So when I started When God Was A Rabbit, I wasn’t expecting much. Especially as how it’s been critically acclaimed (generally the sign of a dull book, in my experience). Imagine my surprise, therefore, when I looked up a couple of hours into my reading session only to realise that I was halfway through. The two hours had flown and I was really enjoying it! I know - I was astonished too.
When God Was A Rabbit is a very sweet coming-of-age novel about a young girl growing up in Essex and then Cornwall with her parents and brother. The story tells their trials and tribulations as viewed through the eyes of a young girl. Elly’s life is contrasted throughout the book with the life of her best friend, Jenny Penny, who has a turbulent home life with her mother and her mother’s succession of boyfriends. While Elly has a fairly idyllic upbringing, Jenny Penny has a pretty awful time of it.
The plot is split into two parts, the first part being set when Elly is a child and the second part when she is an adult. The plot is really just a series of anecdotes - it doesn’t have a rigid structure and kind of meanders along but this matches the writing style and the general feel of the book, so in this way it really worked. Really, When God Was A Rabbit is about love, in all its forms, and the people and relationships that define us.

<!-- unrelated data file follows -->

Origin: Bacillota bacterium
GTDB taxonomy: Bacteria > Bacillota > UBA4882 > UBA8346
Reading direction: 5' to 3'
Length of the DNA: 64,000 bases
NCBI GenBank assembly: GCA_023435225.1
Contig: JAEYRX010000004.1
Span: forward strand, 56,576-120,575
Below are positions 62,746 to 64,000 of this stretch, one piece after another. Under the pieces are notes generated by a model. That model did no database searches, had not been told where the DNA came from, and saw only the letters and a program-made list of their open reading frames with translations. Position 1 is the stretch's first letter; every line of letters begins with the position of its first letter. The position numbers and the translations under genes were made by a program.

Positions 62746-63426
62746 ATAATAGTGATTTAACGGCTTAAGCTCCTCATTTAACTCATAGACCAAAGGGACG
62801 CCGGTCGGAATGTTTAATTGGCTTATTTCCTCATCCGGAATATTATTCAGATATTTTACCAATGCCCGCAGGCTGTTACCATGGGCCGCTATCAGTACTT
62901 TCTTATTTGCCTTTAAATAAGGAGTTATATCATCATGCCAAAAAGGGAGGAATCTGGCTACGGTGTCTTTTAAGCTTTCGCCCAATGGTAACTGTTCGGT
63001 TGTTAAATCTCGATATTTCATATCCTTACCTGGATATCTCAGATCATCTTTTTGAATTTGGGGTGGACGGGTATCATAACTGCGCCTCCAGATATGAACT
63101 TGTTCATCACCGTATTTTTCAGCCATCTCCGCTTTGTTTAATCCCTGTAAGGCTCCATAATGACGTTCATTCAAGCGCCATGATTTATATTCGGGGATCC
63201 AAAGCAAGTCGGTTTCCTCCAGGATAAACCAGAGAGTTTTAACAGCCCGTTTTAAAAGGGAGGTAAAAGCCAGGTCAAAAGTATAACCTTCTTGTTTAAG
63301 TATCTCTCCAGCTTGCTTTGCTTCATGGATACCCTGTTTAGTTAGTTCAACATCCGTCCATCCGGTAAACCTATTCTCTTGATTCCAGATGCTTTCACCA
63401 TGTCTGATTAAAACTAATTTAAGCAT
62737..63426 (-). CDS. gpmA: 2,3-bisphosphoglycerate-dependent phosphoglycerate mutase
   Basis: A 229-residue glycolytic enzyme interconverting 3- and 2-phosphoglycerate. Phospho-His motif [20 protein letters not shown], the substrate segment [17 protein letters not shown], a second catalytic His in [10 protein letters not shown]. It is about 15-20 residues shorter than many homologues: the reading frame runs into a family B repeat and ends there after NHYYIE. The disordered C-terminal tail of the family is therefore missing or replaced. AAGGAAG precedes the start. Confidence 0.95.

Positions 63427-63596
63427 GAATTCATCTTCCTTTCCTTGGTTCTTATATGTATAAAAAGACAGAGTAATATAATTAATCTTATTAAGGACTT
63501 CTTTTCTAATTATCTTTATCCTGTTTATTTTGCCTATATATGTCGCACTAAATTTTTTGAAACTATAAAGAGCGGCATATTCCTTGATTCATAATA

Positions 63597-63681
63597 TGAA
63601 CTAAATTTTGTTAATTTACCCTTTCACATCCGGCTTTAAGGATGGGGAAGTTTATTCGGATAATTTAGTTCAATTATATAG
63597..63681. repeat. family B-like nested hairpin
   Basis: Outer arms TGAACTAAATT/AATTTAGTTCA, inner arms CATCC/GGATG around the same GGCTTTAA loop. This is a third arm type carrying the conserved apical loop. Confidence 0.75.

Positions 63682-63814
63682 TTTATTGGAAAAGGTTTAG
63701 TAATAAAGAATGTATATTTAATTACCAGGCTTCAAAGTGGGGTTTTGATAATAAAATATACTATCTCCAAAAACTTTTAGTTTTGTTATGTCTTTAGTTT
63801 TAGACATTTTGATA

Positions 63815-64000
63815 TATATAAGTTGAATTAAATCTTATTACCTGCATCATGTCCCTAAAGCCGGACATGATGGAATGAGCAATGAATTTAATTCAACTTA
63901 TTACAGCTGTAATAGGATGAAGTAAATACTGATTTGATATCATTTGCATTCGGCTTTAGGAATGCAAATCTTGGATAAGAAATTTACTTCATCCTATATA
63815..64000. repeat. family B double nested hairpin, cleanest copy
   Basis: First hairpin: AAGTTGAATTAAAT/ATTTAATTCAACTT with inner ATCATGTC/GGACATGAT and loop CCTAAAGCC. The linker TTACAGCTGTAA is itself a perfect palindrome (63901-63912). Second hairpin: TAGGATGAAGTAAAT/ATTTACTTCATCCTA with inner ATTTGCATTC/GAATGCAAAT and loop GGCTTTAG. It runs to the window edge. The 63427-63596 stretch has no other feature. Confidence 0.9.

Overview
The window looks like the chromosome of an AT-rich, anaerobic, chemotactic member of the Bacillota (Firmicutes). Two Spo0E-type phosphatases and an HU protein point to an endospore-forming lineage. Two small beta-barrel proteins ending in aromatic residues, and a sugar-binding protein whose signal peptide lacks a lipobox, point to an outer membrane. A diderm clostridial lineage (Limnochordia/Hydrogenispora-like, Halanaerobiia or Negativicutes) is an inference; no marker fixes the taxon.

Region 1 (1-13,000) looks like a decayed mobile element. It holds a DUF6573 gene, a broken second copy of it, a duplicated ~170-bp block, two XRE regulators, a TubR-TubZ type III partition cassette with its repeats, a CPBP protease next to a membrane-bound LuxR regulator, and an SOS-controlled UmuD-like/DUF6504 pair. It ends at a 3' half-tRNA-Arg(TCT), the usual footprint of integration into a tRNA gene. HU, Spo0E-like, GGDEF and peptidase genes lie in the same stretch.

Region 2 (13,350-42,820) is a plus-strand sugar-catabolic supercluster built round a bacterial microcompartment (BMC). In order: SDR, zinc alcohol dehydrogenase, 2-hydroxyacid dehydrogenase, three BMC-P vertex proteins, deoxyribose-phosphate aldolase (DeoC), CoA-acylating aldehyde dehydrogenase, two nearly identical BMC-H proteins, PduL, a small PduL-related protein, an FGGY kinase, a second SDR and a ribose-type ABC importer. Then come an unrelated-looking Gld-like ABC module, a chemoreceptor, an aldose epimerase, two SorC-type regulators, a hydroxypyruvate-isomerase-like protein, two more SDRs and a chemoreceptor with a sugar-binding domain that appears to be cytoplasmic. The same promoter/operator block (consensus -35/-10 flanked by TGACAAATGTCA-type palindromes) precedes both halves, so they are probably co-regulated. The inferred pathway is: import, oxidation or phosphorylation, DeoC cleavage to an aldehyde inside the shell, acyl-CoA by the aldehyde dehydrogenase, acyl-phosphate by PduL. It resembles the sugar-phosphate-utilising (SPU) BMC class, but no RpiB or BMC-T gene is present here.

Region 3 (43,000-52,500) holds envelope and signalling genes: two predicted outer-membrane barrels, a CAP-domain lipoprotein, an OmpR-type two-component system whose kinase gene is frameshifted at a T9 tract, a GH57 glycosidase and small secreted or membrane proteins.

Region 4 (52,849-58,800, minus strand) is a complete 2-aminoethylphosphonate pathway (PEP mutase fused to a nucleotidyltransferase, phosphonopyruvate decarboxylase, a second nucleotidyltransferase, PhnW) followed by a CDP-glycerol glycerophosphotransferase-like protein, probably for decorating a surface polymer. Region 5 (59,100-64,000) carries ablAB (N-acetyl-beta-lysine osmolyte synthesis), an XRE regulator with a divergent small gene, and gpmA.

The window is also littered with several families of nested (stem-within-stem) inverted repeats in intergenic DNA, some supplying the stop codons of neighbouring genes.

I loved Elly’s family in this novel. They reminded me a lot of Gerry’s family in My Family and Other Animals - well-off, eccentric, laid-back, welcoming of bizarre strangers into their lives. It made for a really lovely tapestry of characters and very pleasant reading.
The author’s writing style is very clear and accessible. It manages to be very emotional without being mawkish and it’s also hugely funny, although many of the references will work best if you are British and have a fairly clear memory of what it was like to grow up in the 1970s and 1980s.
There’s a huge lack of tension in the novel, which was really the only sticking point for me. Everything seems to drift along quite nicely and although bad things happen in the book, somehow everything seems to get resolved satisfactorily. One of the bad things that happens is sexual abuse. So, you know, pretty bad. The narrator is abused as a child by an elderly neighbour, but when she talks about it she seems very philosophical about it. She just kind of shrugs it off. Very odd. Maybe there was a layer to this that I just didn’t pick up on, but this didn’t really ring true.
In all other respects though, this was a very sweet book and well worth a read. I wouldn’t necessarily have spent money on it, but definitely worth getting from the library.